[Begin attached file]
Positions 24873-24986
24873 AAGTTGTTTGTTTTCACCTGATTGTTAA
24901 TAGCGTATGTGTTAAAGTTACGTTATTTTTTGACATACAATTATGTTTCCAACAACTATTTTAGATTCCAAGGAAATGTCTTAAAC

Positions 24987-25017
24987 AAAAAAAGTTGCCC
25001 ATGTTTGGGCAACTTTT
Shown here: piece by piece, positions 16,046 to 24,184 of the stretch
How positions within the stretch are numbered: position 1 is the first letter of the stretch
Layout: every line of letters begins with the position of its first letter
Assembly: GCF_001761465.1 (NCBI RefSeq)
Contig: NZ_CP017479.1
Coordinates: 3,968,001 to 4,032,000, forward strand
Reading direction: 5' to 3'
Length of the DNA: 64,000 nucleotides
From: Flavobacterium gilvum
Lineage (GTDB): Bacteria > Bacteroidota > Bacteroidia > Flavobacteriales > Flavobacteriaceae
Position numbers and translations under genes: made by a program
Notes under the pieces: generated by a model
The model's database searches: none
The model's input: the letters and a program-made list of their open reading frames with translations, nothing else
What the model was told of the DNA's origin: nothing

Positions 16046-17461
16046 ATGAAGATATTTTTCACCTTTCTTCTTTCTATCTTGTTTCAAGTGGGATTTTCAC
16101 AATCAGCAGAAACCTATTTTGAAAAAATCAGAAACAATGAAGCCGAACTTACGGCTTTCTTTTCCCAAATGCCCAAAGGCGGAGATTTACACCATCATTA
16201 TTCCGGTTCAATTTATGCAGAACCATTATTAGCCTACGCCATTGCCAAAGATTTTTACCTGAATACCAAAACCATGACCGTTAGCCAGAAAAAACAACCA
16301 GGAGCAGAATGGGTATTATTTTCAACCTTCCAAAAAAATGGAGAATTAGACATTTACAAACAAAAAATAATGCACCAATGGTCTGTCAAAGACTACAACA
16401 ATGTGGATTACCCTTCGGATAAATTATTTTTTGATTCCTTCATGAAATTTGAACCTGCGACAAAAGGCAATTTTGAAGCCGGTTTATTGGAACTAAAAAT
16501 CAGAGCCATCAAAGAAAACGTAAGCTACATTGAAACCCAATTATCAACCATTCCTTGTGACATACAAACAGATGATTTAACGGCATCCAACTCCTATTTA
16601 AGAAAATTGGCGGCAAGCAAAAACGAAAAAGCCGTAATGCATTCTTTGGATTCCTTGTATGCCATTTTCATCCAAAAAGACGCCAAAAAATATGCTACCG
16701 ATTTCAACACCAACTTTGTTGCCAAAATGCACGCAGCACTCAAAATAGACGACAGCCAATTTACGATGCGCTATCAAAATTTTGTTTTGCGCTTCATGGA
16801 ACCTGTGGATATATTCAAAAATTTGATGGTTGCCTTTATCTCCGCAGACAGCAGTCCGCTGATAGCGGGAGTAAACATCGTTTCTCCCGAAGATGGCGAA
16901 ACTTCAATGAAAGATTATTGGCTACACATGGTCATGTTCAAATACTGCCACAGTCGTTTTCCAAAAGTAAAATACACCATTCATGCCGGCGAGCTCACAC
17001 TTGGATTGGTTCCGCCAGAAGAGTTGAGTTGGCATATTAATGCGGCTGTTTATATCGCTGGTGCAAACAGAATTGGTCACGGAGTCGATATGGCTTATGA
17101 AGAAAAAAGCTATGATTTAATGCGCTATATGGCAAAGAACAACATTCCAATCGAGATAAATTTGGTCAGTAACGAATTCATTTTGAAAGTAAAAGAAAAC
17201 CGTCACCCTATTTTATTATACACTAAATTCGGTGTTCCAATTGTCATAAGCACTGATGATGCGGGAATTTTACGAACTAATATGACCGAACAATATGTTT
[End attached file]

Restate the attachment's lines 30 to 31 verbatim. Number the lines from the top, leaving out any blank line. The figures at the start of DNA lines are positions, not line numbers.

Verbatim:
16701 ATTTCAACACCAACTTTGTTGCCAAAATGCACGCAGCACTCAAAATAGACGACAGCCAATTTACGATGCGCTATCAAAATTTTGTTTTGCGCTTCATGGA
16801 ACCTGTGGATATATTCAAAAATTTGATGGTTGCCTTTATCTCCGCAGACAGCAGTCCGCTGATAGCGGGAGTAAACATCGTTTCTCCCGAAGATGGCGAA